Online comment sections revolutionised the participatory discourse as enabled by news media, limiting the hurdles to participate and speeding up the process from submission to publication. What was initially meant to strengthen public debates and democracy turned out to suffer from abusive use: Be it insulting journalists, posting misinformation, or pure hate. While many publishers and journalists are eager to create an engaged audience, user-generated content typically does not create direct revenues. However, keeping the abuse at bay is often obligatory from an ethical and legal perspective and can be costly. Germany has been highly affected by abuse in combination with strict regulation, leading to the shutdown of many comment sections. While reports in 2014 indicated closure rates of 50% and more, a structured overview of the situation in 2020/21 is missing. We conducted a structured assessment of 114 German newspaper websites containing all major outlets to account for this. Our analyses indicate that the deteriorating trend regarding the availability of comment sections slowed down in Germany. However, there are still open issues such as a high number of outlets using post-moderation and limited audience participation options. This provides a reference to researchers and practitioners working on (semi-) automated moderation systems regarding the expectable market and problem size.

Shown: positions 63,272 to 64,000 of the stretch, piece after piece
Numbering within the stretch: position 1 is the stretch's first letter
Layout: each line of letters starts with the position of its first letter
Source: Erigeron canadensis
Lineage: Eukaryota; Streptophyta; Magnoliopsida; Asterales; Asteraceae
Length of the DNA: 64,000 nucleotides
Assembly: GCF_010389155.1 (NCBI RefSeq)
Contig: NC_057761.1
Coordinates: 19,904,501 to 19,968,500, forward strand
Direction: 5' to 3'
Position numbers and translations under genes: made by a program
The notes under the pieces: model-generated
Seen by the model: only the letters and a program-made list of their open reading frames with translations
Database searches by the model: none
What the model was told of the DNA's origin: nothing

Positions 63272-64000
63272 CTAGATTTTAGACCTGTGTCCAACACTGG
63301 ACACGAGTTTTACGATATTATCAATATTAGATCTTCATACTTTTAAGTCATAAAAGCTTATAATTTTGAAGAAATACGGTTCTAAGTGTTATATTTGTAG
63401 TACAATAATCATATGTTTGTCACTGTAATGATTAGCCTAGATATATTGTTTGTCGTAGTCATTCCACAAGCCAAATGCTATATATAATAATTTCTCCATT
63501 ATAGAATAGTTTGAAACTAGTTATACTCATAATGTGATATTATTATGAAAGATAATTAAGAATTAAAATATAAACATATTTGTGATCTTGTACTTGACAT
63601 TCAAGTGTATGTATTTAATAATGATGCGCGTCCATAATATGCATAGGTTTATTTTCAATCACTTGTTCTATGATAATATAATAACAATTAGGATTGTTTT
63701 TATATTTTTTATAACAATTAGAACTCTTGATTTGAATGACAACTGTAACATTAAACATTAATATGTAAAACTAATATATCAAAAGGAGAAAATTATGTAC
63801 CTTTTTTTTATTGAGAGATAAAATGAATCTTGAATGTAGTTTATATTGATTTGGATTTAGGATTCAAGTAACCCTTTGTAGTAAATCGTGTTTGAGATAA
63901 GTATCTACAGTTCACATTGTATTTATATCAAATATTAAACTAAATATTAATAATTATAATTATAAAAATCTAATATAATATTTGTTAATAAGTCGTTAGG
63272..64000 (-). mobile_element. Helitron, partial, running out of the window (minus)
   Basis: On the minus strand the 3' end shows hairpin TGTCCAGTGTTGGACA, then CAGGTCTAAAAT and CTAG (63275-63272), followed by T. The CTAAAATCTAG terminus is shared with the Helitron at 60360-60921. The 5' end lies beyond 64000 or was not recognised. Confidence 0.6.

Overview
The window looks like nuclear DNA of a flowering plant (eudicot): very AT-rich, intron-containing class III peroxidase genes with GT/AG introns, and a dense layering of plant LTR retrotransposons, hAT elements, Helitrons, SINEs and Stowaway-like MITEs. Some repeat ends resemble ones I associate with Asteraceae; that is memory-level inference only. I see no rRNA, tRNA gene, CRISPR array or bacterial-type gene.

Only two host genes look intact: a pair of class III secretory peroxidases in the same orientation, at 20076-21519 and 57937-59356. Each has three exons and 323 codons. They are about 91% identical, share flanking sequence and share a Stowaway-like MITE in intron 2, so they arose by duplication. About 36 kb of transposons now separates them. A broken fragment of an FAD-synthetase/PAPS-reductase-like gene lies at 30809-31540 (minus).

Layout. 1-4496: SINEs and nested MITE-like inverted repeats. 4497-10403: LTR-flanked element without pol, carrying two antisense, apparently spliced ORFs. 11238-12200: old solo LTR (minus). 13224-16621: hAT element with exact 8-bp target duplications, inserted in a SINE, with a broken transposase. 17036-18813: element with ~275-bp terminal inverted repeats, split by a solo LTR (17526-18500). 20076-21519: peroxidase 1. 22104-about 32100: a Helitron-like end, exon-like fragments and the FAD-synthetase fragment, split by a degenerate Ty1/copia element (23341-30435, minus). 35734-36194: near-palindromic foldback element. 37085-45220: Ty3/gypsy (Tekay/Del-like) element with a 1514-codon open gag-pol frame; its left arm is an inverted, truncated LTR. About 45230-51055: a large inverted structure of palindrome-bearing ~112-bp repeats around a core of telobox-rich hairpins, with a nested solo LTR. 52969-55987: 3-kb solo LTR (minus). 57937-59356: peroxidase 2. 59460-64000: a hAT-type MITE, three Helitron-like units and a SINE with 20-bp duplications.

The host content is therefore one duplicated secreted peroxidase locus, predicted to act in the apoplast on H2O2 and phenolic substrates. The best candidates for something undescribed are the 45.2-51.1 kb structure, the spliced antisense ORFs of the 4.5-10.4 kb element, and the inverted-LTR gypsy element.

Disinformation in Open Online Media